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Emitting events

There are several ways to send events between the server and the client.

Basic emit

The Socket.IO API is inspired from the Node.js EventEmitter, which means you can emit events on one side and register listeners on the other:

// server-side
io.on("connection", (socket) => {
socket.emit("hello", "world");
});

// client-side
socket.on("hello", (arg) => {
console.log(arg); // world
});

This also works in the other direction:

// server-side
io.on("connection", (socket) => {
socket.on("hello", (arg) => {
console.log(arg); // world
});
});

// client-side
socket.emit("hello", "world");

You can send any number of arguments, and all serializable datastructures are supported, including binary objects like Buffer or TypedArray.

// server-side
io.on("connection", (socket) => {
socket.emit("hello", 1, "2", { 3: '4', 5: Buffer.from([6]) });
});

// client-side
socket.on("hello", (arg1, arg2, arg3) => {
console.log(arg1); // 1
console.log(arg2); // "2"
console.log(arg3); // { 3: '4', 5: ArrayBuffer (1) [ 6 ] }
});

There is no need to run JSON.stringify() on objects as it will be done for you.

// BAD
socket.emit("hello", JSON.stringify({ name: "John" }));

// GOOD
socket.emit("hello", { name: "John" });

Note: Map and Set are not serializable and must be manually serialized:

const serializedMap = [...myMap.entries()];
const serializedSet = [...mySet.keys()];

Acknowledgements

Events are great, but in some cases you may want a more classic request-response API. In Socket.IO, this feature is named acknowledgements.

You can add a callback as the last argument of the emit(), and this callback will be called once the other side acknowledges the event:

// server-side
io.on("connection", (socket) => {
socket.on("update item", (arg1, arg2, callback) => {
console.log(arg1); // 1
console.log(arg2); // { name: "updated" }
callback({
status: "ok"
});
});
});

// client-side
socket.emit("update item", "1", { name: "updated" }, (response) => {
console.log(response.status); // ok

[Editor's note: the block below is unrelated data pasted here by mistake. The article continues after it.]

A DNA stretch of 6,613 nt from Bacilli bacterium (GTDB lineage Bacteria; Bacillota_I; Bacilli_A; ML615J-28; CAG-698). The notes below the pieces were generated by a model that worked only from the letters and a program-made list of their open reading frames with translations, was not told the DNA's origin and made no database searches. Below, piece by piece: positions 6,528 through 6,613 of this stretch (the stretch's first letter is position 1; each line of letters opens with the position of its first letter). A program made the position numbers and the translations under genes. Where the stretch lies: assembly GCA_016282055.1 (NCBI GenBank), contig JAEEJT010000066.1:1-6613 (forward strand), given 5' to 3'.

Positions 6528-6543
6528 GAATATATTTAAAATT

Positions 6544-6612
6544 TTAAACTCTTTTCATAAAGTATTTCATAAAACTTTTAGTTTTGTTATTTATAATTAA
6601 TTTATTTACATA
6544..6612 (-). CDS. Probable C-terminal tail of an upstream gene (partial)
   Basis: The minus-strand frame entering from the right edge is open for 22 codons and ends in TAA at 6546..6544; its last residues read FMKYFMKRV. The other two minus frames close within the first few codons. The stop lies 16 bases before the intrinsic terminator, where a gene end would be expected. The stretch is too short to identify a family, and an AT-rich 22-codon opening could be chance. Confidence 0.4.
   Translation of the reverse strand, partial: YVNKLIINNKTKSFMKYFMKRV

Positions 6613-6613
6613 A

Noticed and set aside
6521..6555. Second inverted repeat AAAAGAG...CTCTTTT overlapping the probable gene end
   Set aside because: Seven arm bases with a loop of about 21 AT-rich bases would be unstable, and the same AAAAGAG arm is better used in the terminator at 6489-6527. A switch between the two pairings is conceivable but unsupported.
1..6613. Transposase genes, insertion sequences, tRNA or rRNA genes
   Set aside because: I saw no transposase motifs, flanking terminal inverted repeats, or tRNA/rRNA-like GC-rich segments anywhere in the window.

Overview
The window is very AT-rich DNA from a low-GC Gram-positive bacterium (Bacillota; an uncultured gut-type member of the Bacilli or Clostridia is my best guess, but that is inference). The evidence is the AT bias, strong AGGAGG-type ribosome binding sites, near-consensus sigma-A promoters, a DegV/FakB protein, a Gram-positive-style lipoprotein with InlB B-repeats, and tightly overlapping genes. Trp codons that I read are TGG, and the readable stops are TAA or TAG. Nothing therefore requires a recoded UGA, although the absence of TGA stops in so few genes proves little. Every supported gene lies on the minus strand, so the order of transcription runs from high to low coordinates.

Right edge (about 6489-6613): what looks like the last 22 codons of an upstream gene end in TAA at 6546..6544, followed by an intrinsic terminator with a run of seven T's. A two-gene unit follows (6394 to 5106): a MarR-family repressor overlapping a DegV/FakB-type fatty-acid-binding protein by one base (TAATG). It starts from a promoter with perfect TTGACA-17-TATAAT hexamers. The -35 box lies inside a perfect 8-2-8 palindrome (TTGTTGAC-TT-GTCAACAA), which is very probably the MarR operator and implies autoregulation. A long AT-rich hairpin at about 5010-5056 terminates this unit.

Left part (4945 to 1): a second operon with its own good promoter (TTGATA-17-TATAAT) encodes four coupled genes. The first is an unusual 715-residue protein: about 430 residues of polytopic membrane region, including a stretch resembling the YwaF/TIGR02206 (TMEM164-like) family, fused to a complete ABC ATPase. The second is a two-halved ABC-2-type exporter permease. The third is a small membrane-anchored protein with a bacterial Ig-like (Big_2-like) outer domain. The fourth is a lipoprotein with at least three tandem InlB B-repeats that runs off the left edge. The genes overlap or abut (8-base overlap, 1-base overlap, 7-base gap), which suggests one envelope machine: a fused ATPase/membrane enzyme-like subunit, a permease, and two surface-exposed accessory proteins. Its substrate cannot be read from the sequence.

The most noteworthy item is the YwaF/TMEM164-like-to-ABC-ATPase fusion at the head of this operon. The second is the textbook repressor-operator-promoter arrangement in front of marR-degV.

});

Timeout are not supported by default, but it is quite straightforward to implement:

const withTimeout = (onSuccess, onTimeout, timeout) => {
let called = false;

const timer = setTimeout(() => {
if (called) return;
called = true;
onTimeout();
}, timeout);

return (...args) => {
if (called) return;
called = true;
clearTimeout(timer);
onSuccess.apply(this, args);
}
}

socket.emit("hello", 1, 2, withTimeout(() => {
console.log("success!");
}, () => {
console.log("timeout!");
}, 1000));

Volatile events

Volatile events are events that will not be sent if the underlying connection is not ready (a bit like UDP, in terms of reliability).

This can be interesting for example if you need to send the position of the characters in an online game (as only the latest values are useful).

socket.volatile.emit("hello", "might or might not be received");

Another use case is to discard events when the client is not connected (by default, the events are buffered until reconnection).

Example:

// server-side
io.on("connection", (socket) => {
console.log("connect");

socket.on("ping", (count) => {
console.log(count);
});
});

// client-side
let count = 0;
setInterval(() => {
socket.volatile.emit("ping", ++count);
}, 1000);

If you restart the server, you will see in the console:

connect
1
2
3
4
# the server is restarted, the client automatically reconnects
connect
9
10
11

Without the volatile flag, you would see:

connect
1
2
3
4
# the server is restarted, the client automatically reconnects and sends its buffered events
connect
5
6
7
8
9
10
11
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